Meanwhile Gran reluctantly went back into the house eventually after much coercing.
It wouldn't have been safe for her to kill the wasp any way. She is easily spooked and would have fallen and broken her hip. Hands down 100% bad idea.
I explained to her that we cannot do anything about it tonight as it is getting dark but to call someone in the morning. She suggested calling Richard our neighbour. I explained again that it's getting dark and he won't be able to see anything but she insisted I ring because he might do something. I rang Richard and relayed all the info to his wife. Who explained that he was at his sisters house and she'd give him a ring.
I knew that Richard wouldn't come out because as I had already said. It was getting dark and there was no point him even having a look until it was daylight. I was more thinking that if someone who wasn't family told gran to relax and leave it until the morning then she might settle a bit. Plus as well Gran is a bit traditional and finds comfort in a man telling her not to worry as opposed to her granddaughter. Haha!
I explained that I was going to A&E as Ryan has broken his ankle. I was then thinking that they had probably already arrived at A&E at this stage. And was wondering why on earth I was heading down to A&E only to wait with them really. Also knowing that if it was very bad he'd be in resus and only one relative is allowed in.
Then I was thinking about young Benj who probably would need to go to bed soon as he has school in the morning. I thought that I could maybe check in say hello. Explain what would happen and then take Benj home.
I rang Kyle as I had a missed call from him and told him the entire events that had unfolded in the last half hour. He was a bit frustrated that I had committed to going to A&E to do what exactly. I said that I understood what he meant when Ryan was in the right place but at the very least I could take Benj home. Kyle said that his parents could leave Benj home if it got late. I explained that I had already promised and it wouldn't be right for me to say "nah changed my mind" especially when I'm in the car now driving. (Side note: the phone was on the speaker)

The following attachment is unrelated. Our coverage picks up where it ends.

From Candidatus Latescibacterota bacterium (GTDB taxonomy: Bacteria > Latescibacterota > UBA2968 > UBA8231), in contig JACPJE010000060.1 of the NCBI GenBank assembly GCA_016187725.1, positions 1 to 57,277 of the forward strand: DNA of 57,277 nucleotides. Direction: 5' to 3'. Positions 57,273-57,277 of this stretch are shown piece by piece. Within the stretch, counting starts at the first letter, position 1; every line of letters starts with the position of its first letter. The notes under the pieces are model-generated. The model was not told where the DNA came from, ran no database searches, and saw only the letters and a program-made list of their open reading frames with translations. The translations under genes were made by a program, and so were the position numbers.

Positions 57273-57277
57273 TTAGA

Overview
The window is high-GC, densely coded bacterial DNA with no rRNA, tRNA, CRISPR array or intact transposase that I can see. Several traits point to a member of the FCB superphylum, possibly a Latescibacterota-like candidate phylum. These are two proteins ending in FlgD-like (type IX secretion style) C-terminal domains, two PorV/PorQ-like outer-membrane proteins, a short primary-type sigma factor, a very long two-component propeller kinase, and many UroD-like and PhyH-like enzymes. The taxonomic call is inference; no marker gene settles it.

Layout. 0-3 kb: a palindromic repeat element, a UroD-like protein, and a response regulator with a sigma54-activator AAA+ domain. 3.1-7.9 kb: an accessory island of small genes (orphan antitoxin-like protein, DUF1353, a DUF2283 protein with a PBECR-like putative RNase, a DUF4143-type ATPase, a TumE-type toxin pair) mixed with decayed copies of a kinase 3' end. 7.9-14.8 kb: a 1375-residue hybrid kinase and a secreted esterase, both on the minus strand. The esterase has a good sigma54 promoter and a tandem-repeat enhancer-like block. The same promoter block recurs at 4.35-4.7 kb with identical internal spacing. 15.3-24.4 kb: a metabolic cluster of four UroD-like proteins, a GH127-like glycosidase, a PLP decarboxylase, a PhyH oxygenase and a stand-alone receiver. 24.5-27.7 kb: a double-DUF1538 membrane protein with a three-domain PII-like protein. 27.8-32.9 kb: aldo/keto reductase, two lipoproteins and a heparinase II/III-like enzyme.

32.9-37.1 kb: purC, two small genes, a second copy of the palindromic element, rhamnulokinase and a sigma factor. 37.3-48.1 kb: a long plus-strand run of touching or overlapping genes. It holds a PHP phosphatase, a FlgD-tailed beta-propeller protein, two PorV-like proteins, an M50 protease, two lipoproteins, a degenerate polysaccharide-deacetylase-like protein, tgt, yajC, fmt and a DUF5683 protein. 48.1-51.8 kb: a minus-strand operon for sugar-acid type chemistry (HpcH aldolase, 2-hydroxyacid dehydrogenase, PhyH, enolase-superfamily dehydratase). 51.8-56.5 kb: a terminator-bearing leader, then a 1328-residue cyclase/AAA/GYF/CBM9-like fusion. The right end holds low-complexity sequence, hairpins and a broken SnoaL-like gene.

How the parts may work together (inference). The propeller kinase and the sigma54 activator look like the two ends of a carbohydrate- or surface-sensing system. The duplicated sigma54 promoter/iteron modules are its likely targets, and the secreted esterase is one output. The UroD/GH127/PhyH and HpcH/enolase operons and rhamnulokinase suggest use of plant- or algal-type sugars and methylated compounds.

He didn't think it was a good idea since I wasn't involved and couldn't do anything anyway. I explained that I didn't want to back out now but that I wouldn't be staying for long. Kyle understood and let me get on with things.
He's right. I knew he was right and I even knew from the outset that there was no point in me going but I wanted to help.
Kyle tells me I do this all the time. I spread myself so thinly to help others. Just anyone who needs help at all. I go so far out of my way to help others that it tends to go unnoticed because it's so odd.
Not that I help others for it to be noticed but I get what he means as I do have the tendency to help others then get no thanks for it afterwards and end up being used when people need things because "it's just Rachel" that's been the case most of my life really. He was calling me out on it. He also reminded me that I had work tomorrow and I needed to get 8 hours sleep. It wasn't that he didn't want me to help but he didn't see the point in me going when Ryan was going to be in the right place in the right hands. My being there wouldn't change anything.
I felt so conflicted so I promised myself I'd stay for a little while then take Benj home and that would be it. Which I kept to this promise.
Benj wanted to stay and help
Jodie but I explained that once Ryan got his Cast on and his crutches he'd be grand to get into the car himself. I dropped Benj off home and here I am lying in bed.
I honestly expected myself to be kicking myself for going and in some ways I am and in other ways I'm not.
I shouldn't have offered to go. It didn't serve any purpose really. The only thing I did was ask if Ryan's name had been called for X-ray when he was outside having a smoke. Then left Benj home. That was it really.
At the same time I'm glad I went and got doing something as small as that.
I always do things like this, Kyle is right. I need to slow down with these things more. Take a deep breath and ask what purpose my presence would serve? And is it necessary?
Poor Gran was fretting at home about this wasp. But there's literally nothing I could have done about that tonight. Nor cousin she, nor could Richard. It still would have been sorted tomorrow or thereafter.
But I do feel bad for leaving her on reflection.
I took the time to apologise for telling her and getting her anxious. Kicking myself at the same time that she wanted it sorted there and then. I told her not to worry and that we would get it sorted. I rang her once I got to the hospital to check in that she was alright. She told me she was and that she might just go to bed. Which I highly encouraged.
I feel so much better for writing this out.
I can be so silly sometimes and I guess this is a platform for me to express my frustrations, annoyance and epiphanies about myself.